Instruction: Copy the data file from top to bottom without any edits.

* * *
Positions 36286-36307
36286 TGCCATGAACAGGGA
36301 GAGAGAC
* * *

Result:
Positions 36286-36307
36286 TGCCATGAACAGGGA
36301 GAGAGAC